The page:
Anesthesia in dogs and cats

Is anesthesia necessary?

Anesthesia is the removal of sensation or pain through the administration of medications under close monitoring.  For all but the most minor procedures, some form of anesthesia is necessary to prevent pain and to minimize patient anxiety.  This is true in human as well as in veterinary medicine.

This anesthesia may be either local or general anesthesia.  Local anesthesia involves administering medications such as sodium channel blockers (e.g., lidocaine, bupivicaine, or novacaine), narcotics (e.g., morphine), and/or alpha-2 agonists (e.g., dexdetomidine) to block pain sensation to a certain area of the body without altering consciousness.  The area may be small and localized, such as the region around a small skin mass prior to a biopsy or surgical removal.  Or the area may be more generalized, such as the entire lower half of a patient following an epidural (spinal anesthesia).

General anesthesia involves inducing unconsciousness to provide complete muscle relaxation and prevent any discomfort.  Most major procedures in veterinary medicine require general anesthesia because our patients will not remain still enough to allow surgery with local anesthesia.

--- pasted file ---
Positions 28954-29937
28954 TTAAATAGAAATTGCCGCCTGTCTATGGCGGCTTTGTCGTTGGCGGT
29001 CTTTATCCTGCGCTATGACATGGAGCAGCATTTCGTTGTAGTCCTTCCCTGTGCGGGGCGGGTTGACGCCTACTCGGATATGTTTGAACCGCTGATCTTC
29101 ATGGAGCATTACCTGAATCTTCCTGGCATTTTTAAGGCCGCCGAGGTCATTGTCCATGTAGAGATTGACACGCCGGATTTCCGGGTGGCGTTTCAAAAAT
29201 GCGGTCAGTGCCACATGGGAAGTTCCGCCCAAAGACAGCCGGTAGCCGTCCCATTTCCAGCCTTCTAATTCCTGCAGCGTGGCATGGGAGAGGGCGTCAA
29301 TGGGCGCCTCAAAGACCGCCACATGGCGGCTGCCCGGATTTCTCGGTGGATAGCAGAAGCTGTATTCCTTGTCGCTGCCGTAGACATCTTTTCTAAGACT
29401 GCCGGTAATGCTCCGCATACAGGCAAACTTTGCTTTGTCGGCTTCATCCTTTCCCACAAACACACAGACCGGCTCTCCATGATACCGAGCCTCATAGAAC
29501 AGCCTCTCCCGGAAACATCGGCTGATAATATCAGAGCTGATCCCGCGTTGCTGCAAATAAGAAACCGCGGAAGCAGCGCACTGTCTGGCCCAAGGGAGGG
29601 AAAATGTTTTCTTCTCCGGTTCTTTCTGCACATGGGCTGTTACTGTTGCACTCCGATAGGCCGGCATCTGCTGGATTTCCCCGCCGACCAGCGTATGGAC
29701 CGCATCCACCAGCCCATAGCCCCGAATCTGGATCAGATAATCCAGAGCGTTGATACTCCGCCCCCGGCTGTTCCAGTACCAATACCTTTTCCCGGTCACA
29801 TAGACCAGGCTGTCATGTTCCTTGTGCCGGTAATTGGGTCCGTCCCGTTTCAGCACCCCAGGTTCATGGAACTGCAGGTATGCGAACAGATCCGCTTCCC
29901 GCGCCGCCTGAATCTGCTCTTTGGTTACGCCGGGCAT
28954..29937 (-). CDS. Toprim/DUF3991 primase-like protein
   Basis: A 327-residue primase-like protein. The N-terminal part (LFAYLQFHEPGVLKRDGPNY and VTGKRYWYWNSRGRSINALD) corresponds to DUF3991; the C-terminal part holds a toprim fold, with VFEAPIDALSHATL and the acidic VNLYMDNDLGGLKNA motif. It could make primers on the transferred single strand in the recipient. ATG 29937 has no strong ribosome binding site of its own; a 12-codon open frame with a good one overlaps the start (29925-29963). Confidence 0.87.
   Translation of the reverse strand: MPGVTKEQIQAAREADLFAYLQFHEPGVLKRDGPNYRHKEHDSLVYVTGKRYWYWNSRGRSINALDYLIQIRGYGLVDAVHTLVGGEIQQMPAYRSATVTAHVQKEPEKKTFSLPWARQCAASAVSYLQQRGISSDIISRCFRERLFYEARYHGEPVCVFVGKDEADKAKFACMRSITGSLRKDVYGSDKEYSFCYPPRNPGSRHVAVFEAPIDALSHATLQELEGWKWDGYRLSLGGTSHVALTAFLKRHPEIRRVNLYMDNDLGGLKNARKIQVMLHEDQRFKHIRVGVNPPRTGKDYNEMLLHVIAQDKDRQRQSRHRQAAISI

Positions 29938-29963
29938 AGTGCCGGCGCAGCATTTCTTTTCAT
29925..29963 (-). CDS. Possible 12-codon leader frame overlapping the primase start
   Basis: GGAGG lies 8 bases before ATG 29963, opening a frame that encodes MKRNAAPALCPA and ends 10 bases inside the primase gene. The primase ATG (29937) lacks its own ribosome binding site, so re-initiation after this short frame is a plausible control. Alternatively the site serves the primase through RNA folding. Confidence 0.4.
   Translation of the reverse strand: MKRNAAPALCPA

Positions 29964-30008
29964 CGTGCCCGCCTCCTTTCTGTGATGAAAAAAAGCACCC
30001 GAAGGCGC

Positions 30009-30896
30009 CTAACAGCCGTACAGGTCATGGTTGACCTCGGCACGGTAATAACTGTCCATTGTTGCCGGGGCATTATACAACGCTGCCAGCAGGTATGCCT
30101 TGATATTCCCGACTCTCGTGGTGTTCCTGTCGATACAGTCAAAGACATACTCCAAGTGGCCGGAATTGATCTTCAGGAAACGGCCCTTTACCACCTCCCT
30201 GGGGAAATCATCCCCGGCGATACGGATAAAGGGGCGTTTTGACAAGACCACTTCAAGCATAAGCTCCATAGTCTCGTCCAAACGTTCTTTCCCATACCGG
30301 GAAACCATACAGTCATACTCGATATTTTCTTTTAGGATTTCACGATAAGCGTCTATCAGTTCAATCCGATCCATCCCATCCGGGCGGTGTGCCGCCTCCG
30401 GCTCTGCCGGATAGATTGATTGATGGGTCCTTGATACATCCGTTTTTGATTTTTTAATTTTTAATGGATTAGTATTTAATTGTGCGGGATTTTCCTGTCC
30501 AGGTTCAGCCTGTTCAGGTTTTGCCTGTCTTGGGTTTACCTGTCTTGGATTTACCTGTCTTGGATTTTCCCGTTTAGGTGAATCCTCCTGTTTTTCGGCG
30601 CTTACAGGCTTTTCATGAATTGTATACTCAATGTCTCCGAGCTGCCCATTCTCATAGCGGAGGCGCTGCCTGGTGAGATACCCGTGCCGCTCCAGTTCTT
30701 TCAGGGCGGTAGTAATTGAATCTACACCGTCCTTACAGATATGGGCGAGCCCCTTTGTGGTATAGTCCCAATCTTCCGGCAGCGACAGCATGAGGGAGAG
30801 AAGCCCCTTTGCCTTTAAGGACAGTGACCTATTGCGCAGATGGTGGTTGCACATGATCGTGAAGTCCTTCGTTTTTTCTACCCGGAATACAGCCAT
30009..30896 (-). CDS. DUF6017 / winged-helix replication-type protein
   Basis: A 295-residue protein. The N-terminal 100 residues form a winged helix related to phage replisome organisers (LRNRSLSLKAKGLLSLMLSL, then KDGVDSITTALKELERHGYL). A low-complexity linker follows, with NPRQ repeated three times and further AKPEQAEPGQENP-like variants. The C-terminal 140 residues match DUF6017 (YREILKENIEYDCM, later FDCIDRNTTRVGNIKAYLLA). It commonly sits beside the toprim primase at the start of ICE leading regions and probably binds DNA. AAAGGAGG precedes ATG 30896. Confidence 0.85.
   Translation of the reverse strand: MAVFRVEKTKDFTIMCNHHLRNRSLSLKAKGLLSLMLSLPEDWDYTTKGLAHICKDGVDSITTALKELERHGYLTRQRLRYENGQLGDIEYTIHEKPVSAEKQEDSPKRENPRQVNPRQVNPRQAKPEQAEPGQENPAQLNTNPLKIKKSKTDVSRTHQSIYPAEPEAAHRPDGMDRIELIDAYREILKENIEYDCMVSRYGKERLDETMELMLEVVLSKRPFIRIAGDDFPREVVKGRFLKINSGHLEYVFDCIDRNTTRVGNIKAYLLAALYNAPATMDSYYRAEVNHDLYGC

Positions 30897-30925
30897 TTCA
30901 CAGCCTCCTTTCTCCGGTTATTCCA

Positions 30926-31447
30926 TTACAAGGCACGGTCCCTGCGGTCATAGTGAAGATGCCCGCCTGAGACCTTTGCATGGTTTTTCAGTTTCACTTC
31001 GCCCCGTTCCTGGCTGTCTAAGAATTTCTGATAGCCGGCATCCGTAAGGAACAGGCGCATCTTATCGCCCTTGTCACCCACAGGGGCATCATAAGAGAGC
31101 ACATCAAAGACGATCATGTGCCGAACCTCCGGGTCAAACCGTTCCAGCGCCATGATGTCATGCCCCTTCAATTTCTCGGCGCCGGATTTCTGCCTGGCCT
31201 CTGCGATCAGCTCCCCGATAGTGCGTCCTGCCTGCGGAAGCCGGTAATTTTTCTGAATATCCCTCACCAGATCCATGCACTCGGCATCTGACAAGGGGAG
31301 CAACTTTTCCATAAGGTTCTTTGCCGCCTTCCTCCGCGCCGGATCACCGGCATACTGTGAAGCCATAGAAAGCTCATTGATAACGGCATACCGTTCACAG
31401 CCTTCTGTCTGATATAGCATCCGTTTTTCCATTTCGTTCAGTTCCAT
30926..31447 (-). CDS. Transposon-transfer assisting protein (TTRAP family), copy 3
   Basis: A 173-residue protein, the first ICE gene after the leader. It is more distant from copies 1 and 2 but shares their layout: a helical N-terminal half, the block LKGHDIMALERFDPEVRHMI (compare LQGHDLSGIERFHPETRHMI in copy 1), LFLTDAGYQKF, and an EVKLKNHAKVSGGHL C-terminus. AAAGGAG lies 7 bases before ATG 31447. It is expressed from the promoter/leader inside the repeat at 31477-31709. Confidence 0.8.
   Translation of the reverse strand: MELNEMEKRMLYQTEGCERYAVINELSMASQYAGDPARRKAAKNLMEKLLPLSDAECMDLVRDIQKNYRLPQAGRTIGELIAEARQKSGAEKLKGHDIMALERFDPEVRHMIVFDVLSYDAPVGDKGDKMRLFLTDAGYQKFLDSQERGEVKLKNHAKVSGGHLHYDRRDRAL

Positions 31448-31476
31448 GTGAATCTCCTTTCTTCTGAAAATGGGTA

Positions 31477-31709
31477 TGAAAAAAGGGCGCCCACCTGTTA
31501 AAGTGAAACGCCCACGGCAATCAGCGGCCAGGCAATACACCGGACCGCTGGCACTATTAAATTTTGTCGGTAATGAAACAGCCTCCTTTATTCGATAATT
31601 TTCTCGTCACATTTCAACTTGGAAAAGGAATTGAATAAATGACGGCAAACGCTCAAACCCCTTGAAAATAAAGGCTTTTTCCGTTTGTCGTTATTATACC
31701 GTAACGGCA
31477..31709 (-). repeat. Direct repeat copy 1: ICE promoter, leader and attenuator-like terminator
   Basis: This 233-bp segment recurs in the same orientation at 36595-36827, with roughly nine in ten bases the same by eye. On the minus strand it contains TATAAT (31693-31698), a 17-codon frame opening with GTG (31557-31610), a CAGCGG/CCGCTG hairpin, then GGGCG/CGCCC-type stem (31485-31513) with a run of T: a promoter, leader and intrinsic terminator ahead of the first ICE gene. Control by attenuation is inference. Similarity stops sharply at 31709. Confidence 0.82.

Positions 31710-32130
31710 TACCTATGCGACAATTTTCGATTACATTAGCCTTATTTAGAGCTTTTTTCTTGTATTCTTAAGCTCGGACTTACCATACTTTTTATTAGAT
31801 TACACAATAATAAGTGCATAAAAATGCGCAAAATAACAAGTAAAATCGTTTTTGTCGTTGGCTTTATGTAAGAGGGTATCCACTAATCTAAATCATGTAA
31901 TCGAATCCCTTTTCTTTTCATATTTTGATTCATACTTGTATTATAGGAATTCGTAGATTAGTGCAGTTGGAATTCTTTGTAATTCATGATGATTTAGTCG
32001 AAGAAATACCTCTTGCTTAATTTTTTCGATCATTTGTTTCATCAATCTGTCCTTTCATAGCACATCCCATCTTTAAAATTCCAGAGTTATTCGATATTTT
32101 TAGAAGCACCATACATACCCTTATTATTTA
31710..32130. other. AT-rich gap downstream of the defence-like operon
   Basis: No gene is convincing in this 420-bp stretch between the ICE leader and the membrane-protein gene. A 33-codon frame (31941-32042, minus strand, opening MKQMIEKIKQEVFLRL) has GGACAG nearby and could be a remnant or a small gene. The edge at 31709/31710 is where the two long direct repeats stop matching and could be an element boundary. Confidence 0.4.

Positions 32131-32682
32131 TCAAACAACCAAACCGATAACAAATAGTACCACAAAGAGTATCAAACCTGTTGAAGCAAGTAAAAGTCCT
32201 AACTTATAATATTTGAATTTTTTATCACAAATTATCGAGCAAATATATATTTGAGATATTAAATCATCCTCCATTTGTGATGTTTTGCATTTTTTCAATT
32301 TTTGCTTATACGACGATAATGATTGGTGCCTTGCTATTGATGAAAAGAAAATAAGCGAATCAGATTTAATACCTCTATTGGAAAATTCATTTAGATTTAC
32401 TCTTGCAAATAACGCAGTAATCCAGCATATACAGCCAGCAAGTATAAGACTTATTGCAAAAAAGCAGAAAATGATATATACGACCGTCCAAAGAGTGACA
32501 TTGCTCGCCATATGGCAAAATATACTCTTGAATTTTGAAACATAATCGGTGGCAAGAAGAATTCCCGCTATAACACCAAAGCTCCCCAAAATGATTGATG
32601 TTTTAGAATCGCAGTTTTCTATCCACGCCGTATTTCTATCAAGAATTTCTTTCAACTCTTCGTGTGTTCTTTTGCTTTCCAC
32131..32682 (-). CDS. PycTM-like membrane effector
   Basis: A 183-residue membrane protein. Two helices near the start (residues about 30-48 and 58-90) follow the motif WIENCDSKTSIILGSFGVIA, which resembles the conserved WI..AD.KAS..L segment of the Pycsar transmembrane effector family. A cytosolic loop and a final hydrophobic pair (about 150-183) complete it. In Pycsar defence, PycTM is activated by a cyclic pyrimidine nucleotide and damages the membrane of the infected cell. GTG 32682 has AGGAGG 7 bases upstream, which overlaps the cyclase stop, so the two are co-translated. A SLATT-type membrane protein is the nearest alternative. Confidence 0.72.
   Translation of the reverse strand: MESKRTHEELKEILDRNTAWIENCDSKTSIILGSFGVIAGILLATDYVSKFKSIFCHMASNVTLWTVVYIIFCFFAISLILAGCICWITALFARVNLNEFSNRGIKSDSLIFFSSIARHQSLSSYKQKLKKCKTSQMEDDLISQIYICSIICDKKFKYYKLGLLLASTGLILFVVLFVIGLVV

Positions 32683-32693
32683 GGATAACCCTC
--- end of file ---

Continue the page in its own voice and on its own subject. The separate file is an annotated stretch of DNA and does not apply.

Is anesthesia safe?

While it is true that anesthesia can pose risks to animals, just as it does to humans, these risks are extremely low and can be further minimized by taking every precaution.  While under general anesthesia, animals are closely monitored to determine their depth of anesthesia and to ensure complete comfort.  We monitor the major vital signs (heart rate, pulse, respiratory rate and character), mucous membrane (gum) color and refill time, blood pressure, electrocardiogram (ECG) tracings, end-tidal carbon dioxide levels, body temperature, and patient parameters such as eye position and muscle relaxation.

I recommend…

I recommend that all animals, no matter how young or healthy, have pre-anesthetic blood work screenings.  These simple blood tests can pick up many conditions that can impact how an animal will handle anesthesia.

Proper pain medications and anesthetic protocols are paramount to a good success.

I have anesthetized thousands of animals and have extensive experience on tailoring proper anesthetic techniques to individual patients.  In addition, your pet will be continuously monitored by Amy, a licensed veterinary technician.

She has been a technician for as long as I have been a veterinarian and has extensive experience with anesthesia administration and monitoring.